Growth Optimization and Characterization of Reactively Sputtered Zirconium Nitride Thin Films for III-V Buffer Layer Applications

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Title: Growth Optimization and Characterization of Reactively Sputtered Zirconium Nitride Thin Films for III-V Buffer Layer Applications
Author: McGregor, David Ross Jr.
Advisors: Jerome J. Cuomo, Committee Chair
Mohamed A. Bourham, Committee Member
Dennis M. Maher, Committee Member
Abstract: Zirconium nitride (ZrN) thin films were deposited by reactive dc magnetron sputtering to assess the effects of processing conditions upon film properties. Processing conditions and parameters were optimized to generate films of completely oriented (111) ZrN on silicon to be used as buffer layers for the growth of gallium nitride A single and double Langmuir probe were used to determine trends in electron temperature, ion density, ionization fraction, and floating potential during reactive sputtering of zirconium in argon and nitrogen. Reactive gas concentration, deposition pressure, deposition temperature, cathode current, film thickness and substrate orientation were investigated as variable processing conditions. Four-point probe, scanning electron microscopy (SEM), transmission electron microscopy (TEM), Raman spectroscopy, and x-ray diffraction (XRD) were used to characterize thin films produced. The optimum growth conditions for the (111) oriented growth of ZrN, for this work, were found to occur during reactive magnetron sputtering at a deposition temperature of 500°C, a constant cathode current of 0.5 ampere, a deposition pressure of 15 mTorr, a reactive nitrogen gas concentration of 4% in argon, deposited on (111) oriented silicon, with a thickness on the order of 600 nanometers. Gallium nitride was then deposited on films of ZrN to assess the crystallinity of films produced. The lattice mismatch between (111) oriented ZrN and c-axis oriented GaN was calculated at 1.6%. Microscopic evaluation showed the films to be of columnar structure with dense grains and smooth surfaces. A change in preferred orientation was noticed as a function of increasing film thickness and cathode current and was determined to be due to an increase in ion channeling and bombardment energy.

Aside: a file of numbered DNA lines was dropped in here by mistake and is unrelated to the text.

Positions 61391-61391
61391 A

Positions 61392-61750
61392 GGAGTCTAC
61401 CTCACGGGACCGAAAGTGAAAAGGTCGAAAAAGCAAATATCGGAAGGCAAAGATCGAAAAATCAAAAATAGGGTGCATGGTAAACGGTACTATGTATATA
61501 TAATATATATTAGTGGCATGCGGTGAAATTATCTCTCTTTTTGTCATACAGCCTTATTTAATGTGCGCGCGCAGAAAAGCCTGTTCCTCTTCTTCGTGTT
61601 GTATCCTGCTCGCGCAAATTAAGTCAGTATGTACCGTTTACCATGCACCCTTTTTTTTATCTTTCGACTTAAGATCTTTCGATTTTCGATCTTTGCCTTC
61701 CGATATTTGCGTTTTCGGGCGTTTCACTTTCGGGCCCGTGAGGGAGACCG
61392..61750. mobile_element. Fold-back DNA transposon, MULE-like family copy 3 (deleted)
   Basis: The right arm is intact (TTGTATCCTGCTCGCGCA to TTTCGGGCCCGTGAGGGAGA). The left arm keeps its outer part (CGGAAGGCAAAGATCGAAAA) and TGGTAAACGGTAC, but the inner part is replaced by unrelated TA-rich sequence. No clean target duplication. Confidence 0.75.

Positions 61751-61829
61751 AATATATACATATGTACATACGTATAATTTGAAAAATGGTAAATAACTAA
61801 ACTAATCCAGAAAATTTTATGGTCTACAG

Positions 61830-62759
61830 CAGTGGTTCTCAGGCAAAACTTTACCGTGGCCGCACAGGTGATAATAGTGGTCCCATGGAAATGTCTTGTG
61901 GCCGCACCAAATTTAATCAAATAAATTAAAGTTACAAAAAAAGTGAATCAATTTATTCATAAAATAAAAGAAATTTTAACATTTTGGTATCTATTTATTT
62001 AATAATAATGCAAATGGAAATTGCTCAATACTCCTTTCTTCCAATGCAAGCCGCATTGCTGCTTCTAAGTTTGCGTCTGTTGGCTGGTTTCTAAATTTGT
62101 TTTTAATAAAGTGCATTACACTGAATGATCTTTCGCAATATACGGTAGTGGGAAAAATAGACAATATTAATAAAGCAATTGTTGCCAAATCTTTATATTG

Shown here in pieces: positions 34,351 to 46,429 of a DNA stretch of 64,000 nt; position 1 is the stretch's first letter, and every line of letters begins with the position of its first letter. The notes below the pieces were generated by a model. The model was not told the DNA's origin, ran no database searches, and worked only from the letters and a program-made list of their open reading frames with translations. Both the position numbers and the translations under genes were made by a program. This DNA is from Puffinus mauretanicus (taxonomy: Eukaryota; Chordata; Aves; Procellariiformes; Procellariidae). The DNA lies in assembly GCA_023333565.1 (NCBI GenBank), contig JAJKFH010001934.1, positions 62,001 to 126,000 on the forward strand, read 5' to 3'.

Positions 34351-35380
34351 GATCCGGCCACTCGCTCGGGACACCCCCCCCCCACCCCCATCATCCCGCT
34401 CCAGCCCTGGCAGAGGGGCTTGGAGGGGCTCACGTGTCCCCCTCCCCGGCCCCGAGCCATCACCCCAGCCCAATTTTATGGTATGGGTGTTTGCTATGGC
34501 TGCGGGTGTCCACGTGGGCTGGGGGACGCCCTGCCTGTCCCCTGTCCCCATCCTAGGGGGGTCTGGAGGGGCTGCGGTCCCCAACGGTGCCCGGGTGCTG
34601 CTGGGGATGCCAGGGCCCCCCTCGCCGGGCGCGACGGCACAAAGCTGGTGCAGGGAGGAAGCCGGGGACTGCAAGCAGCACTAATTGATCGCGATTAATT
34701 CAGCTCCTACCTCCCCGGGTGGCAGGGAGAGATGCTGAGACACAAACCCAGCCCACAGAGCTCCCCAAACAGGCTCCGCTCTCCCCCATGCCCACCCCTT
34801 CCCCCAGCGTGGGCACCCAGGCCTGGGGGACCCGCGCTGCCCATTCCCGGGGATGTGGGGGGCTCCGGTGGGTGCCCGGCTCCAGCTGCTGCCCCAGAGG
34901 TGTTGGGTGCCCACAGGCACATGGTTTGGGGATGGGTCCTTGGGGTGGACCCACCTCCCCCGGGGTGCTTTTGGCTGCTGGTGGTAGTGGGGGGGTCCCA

Date: 2002-11-07
Degree: MS
Discipline: Materials Science and Engineering
URI: http://www.lib.ncsu.edu/resolver/1840.16/1442


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